2. Open the valve and drain about four ounces of oil through the valve into a slop bucket to flush any stagnant oil or contaminants that might have settled in the valve. Don’t close the valve.
  3. Remove the sample bottle lid and avoid introducing any environmental atmospheric or surface contamination.
  4. Collect your oil sample, filling the bottle only to the shoulder, leaving room for expansion and contraction.

If your analysis slate includes particle counts and you’re using standard production sample bottles instead of the “super-clean” variety, follow steps 4a through 4c to obtain the most representable sample.

4a. Dump the oil sample into the slop bucket to flush and remove any inherent bottle contaminants. Don’t close the valve.
4b. Collect another oil sample and discard it, too.
4c. Collect your final oil sample, filling the bottle only to the shoulder.
5. Replace the sample bottle lid.
6. Close the sampling valve.
7. Replace the protective cap on the valve.
8. Fill out the sample label and attach it to the bottle.
9. Record any unusual operating conditions (noise, leaks, temperature, vibration, etc.).

Avoid sampling from reservoirs where possible as stratification and sediment can produce unrepresentative samples that will adversely skew the results. If the equipment doesn’t have a circulating system, which is the case for some gearboxes, take samples from the gearbox bath or sump. Insure that samples are taken several inches from the bottom of the bath, to avoid accidentally including the insolubles/sludge layer that has appropriately settled to the bottom.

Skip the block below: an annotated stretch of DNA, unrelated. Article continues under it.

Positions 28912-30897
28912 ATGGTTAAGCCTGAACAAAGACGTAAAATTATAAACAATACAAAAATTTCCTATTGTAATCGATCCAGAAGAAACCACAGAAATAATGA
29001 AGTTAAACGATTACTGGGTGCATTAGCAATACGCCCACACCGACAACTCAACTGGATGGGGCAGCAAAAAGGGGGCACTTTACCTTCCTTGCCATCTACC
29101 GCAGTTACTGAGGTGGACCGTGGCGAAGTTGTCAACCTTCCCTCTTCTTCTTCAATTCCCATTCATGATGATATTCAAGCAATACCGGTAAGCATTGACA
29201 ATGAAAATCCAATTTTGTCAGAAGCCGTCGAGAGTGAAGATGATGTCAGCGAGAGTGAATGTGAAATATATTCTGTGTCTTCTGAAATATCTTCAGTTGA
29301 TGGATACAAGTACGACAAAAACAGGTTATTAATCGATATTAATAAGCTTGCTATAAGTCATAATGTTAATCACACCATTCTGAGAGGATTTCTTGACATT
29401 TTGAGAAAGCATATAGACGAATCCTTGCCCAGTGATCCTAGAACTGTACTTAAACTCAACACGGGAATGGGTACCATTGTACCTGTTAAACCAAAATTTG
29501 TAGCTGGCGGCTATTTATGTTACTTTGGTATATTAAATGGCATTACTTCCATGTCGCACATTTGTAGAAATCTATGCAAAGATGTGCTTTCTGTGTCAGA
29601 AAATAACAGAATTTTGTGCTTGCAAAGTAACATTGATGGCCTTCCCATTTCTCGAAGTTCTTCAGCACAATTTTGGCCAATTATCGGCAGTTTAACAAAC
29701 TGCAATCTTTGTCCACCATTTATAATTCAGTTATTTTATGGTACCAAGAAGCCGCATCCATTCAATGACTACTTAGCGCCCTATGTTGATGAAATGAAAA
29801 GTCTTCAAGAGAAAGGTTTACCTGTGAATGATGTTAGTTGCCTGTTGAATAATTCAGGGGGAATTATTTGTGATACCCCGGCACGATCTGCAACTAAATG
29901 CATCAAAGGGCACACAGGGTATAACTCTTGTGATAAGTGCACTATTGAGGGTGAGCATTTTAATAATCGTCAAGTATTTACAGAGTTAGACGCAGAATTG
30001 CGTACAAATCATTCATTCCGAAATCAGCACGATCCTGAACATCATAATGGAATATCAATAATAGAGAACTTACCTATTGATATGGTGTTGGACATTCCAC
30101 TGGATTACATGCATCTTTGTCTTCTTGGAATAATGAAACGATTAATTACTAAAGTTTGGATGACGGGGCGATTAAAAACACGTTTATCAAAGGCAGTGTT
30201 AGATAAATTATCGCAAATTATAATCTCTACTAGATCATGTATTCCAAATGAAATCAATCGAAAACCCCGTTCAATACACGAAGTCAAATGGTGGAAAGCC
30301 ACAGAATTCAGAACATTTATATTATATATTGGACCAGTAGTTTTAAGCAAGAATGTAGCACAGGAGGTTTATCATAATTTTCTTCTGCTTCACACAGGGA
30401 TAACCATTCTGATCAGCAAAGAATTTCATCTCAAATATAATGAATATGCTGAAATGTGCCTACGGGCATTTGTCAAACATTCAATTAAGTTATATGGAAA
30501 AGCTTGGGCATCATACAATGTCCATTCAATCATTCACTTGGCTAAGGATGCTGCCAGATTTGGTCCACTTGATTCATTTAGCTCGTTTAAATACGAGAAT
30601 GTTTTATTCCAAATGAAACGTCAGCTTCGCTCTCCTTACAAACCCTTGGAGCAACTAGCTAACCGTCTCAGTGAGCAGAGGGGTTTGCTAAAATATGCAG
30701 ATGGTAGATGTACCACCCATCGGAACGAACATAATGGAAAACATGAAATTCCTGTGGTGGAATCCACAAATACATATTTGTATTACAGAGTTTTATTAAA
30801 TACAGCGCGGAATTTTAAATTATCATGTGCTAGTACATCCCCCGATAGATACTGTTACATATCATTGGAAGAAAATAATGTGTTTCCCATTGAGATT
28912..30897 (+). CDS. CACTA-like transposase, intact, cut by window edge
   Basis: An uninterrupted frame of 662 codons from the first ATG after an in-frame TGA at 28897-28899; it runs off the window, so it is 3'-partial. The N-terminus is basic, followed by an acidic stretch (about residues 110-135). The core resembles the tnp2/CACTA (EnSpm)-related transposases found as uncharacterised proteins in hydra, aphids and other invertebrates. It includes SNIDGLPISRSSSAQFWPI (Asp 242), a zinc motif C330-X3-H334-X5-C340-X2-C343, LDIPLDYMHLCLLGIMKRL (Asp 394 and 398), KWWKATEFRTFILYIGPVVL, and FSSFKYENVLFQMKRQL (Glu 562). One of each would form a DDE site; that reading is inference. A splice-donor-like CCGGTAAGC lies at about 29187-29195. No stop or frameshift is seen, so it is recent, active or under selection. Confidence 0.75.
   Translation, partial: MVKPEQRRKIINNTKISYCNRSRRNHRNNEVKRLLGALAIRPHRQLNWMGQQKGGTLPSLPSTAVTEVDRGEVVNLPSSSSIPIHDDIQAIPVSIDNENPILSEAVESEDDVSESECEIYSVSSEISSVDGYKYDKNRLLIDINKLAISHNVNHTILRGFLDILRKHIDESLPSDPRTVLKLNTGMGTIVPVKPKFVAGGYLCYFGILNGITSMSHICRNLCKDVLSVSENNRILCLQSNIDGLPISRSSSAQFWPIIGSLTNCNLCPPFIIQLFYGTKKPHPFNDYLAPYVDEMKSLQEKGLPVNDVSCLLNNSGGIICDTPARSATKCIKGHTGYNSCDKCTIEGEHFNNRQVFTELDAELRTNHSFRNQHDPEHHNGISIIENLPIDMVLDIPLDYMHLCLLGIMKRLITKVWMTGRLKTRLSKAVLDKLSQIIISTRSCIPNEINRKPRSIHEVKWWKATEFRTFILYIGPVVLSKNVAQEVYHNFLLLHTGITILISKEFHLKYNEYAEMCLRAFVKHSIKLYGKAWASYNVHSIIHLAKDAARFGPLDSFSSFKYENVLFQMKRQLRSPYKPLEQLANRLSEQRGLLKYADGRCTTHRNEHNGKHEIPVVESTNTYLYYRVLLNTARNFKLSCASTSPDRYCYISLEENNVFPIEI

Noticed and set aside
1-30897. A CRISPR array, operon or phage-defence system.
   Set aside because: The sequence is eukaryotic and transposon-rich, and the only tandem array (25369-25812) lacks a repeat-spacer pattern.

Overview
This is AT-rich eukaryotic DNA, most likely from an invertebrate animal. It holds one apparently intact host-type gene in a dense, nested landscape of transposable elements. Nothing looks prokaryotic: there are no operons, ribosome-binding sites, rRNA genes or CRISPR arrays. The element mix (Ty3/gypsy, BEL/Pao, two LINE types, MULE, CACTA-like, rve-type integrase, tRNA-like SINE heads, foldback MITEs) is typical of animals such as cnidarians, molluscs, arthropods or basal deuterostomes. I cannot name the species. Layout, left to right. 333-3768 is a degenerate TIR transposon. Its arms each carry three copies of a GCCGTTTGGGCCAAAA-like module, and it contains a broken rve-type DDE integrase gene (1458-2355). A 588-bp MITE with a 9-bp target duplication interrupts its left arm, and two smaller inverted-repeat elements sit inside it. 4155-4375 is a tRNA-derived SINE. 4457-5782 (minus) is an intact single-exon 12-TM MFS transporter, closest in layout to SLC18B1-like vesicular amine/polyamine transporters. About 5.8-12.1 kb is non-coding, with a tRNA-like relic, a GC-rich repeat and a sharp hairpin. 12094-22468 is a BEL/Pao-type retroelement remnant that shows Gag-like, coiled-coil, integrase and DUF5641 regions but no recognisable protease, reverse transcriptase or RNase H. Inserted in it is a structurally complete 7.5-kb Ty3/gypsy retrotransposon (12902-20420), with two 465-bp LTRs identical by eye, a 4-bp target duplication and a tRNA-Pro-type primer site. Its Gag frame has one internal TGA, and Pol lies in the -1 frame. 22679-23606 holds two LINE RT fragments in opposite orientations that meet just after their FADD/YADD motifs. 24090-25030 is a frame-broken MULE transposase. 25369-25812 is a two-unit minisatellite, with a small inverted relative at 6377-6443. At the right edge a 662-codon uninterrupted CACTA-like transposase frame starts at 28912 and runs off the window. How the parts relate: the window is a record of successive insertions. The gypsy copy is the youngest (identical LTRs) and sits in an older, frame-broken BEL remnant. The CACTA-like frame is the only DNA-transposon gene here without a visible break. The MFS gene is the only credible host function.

If you have any question about the most appropriate sample point, consult the machine manufacturer for advice. Once the optimum sampling location has been identified, note it in the maintenance records. This ensures that future test results will provide the most accurate trend line and level of insight.

Viscosity can be a variable

Viscosity is a measurement of a lubricant’s resistance to flow. This variable or characteristic is the most critical parameter for most applications and can change over time or more quickly in equipment that sees extreme temperatures or high pressures or high speeds. Always monitor lubricant viscosity closely, to ensure that it is within the targeted viscosity range which will minimize wear between critical equipment components. Some typical ISO viscosity grades for various industrial applications include:

  • Hydraulic systems: typically around ISO-46 to 68 but can range from ISO 32 to 220 based on service type where temperature, speed or load demands can vary.